The American public talks about health care like it's a controversial issue. We weigh the pros and cons, we take sides, we argue.
The truth is, everyone is better off when everyone is healthy. Especially those of us who have been dealt a rough hand -- people with conditions or diseases like cancer, diabetes, Crohn's, Alzheimer's, HIV, asthma or arthritis.
The insurance networks that control our doctor's offices, hospitals and emergency rooms have a more difficult time-sharing our pro-health perspective. Not because they're bad people, but because their focus is on profitability, and they haven't found a way to be as profitable off of the sick as they are off the healthy. Which is not to say they aren't profitable.
The insurance industry's structure left 129 million Americans -- including 17 million children -- at risk of being denied health insurance because they have a pre-existing medical condition. Millions of Americans tried to buy health care, but were turned away or charged more because they were sick (or had been sick), and therefore didn't look like a good risk. Millions more Americans were unable to afford insurance, or exceeded their lifetime treatment caps, or experienced other difficulties that left them uninsured and without access to affordable health care when they needed it most.
Business isn't a bad thing. But the business of health insurance hasn't been a good thing in America. Not for anyone with a chronic illness, or with a spouse who got sick and lost their job, or for a gravely ill child and his or her parents. President Obama's Affordable Care Act (ACA) recognized these shortcomings and rectified them. Obamacare does for health care what business could not or would not; it prohibits discrimination against those of us with pre-existing conditions. It ensures everyone, regardless of their employment status or health care situation, access to quality insurance and medical care. Everyone. Period.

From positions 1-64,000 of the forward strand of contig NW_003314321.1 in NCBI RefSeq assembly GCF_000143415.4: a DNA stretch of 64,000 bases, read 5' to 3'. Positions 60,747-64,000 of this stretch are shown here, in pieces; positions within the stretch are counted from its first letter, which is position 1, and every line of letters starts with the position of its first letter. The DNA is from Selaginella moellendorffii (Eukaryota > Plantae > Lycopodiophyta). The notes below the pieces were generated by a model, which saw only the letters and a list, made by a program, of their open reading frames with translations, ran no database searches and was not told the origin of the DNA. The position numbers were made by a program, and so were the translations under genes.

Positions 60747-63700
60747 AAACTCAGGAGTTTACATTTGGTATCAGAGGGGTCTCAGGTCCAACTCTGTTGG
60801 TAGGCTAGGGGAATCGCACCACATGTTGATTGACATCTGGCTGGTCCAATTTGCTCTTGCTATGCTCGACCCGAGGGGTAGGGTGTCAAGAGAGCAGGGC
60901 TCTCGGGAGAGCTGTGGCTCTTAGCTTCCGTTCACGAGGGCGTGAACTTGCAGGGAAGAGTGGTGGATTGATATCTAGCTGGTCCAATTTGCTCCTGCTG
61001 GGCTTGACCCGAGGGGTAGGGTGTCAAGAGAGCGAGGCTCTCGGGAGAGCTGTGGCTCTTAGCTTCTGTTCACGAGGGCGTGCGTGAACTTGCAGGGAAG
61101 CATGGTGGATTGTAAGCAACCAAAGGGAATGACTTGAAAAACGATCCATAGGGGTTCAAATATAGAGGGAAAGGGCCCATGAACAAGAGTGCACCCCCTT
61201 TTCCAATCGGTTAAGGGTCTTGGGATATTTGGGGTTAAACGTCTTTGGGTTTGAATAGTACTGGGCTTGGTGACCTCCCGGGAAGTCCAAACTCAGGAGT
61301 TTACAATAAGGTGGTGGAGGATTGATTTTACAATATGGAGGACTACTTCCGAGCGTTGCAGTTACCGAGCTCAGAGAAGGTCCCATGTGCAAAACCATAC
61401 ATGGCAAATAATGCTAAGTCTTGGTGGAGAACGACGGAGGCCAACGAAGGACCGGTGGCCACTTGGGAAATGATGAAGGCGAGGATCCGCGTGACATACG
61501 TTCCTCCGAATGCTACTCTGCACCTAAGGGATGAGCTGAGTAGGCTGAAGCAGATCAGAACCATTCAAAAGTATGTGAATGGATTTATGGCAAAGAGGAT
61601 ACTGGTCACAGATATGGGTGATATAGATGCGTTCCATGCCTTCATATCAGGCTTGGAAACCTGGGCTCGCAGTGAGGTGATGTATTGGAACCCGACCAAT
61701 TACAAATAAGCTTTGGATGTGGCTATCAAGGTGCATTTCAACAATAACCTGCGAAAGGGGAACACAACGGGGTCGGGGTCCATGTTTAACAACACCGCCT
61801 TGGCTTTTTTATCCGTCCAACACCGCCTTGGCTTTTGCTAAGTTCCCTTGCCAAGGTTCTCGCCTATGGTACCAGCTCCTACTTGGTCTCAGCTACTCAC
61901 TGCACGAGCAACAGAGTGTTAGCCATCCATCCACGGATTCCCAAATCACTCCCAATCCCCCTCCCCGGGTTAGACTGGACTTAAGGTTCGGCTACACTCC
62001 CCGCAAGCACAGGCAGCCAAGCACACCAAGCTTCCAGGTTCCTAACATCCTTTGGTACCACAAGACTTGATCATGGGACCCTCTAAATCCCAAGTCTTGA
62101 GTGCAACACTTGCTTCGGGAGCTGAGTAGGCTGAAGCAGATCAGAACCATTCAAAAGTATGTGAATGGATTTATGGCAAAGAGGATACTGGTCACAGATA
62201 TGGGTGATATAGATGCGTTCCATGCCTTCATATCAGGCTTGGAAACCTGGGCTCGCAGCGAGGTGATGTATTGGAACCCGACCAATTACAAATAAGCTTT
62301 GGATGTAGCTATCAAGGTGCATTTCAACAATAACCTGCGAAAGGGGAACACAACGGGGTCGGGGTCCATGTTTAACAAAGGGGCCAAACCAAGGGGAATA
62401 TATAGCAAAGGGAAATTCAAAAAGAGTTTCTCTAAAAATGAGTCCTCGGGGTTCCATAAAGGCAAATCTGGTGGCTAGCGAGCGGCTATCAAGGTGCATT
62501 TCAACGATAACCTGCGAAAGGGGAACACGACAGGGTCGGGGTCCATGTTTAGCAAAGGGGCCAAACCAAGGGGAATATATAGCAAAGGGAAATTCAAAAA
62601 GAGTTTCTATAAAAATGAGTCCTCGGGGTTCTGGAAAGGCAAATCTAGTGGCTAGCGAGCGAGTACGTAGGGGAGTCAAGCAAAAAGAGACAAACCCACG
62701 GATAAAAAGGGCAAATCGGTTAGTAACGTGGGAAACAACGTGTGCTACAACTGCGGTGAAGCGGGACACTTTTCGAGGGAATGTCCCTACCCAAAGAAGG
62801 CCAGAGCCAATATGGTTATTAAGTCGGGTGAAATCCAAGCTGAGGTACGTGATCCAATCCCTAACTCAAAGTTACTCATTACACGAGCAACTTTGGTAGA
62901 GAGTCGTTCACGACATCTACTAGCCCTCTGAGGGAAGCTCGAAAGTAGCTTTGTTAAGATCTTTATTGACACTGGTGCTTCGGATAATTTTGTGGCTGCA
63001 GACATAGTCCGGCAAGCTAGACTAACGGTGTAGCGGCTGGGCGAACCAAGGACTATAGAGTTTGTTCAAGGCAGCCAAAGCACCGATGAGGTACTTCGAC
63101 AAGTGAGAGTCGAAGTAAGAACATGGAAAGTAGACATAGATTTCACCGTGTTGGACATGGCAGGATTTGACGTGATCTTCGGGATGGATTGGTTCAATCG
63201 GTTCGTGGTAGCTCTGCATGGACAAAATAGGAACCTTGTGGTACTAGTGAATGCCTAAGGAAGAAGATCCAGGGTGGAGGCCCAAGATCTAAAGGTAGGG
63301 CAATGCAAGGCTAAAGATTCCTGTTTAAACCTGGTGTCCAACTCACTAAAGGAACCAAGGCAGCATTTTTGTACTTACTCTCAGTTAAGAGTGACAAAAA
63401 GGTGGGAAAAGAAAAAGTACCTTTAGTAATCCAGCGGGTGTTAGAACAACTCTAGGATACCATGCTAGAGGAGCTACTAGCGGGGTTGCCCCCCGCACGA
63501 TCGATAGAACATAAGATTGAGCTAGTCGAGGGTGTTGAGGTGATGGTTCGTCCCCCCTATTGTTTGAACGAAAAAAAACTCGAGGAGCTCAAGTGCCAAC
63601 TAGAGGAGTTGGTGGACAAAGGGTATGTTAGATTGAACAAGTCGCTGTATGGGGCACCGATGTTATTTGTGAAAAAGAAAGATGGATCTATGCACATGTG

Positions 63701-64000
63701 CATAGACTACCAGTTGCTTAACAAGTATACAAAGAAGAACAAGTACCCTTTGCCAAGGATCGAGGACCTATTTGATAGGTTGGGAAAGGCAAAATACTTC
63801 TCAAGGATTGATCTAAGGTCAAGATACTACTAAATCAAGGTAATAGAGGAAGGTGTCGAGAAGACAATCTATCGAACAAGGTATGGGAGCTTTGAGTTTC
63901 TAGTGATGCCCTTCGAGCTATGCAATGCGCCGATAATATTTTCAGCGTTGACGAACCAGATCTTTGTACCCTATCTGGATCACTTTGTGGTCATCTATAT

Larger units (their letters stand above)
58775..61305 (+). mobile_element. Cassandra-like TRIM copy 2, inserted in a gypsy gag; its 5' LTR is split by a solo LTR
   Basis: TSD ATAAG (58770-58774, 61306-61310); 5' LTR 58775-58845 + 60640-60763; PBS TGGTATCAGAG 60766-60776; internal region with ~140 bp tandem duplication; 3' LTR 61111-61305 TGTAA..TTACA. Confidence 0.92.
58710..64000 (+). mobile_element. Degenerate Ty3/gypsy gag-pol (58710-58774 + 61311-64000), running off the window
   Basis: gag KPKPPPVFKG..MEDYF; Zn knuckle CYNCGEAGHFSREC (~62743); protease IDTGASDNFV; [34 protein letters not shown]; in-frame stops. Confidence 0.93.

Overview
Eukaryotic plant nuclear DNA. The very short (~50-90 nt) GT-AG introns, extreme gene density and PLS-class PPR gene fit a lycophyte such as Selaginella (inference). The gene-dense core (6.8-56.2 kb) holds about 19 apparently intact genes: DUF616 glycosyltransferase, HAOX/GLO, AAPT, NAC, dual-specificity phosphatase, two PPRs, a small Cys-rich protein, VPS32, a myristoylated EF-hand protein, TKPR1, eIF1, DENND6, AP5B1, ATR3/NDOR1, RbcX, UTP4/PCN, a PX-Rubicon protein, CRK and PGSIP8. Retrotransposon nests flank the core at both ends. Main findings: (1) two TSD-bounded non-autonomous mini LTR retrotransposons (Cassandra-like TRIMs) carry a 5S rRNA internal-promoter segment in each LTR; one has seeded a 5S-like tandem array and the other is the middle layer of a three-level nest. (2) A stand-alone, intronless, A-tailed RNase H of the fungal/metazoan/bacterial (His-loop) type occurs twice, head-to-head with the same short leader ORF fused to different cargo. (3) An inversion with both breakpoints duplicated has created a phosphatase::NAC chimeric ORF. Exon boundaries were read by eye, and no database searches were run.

We are a musician and a filmmaker who are also fathers and businessmen, who are living with chronic illnesses. We know firsthand of what we speak. We were also friends with the late Jennifer Jaff who, through her organization Advocacy for Patients, fought tirelessly with insurance companies on behalf of chronically ill patients who had been denied payments or coverage. Our friend Jennifer imagined a day when her services would no longer be needed, when health care for all Americans would be seen as both good business and good values. If you share this vision and these values, watch and share this little video we created as a tribute to Jennifer, and help elect a president this November who shares these values as well.
Jesse Dylan, Founder of Wondros, Filmmaker, inspired by his son's illness to found Lybba, at lybba.org, creating compassionate communities of care to redesign healthcare for good
Mike McCready, Pearl Jam, Guitarist, living with Crohn's disease
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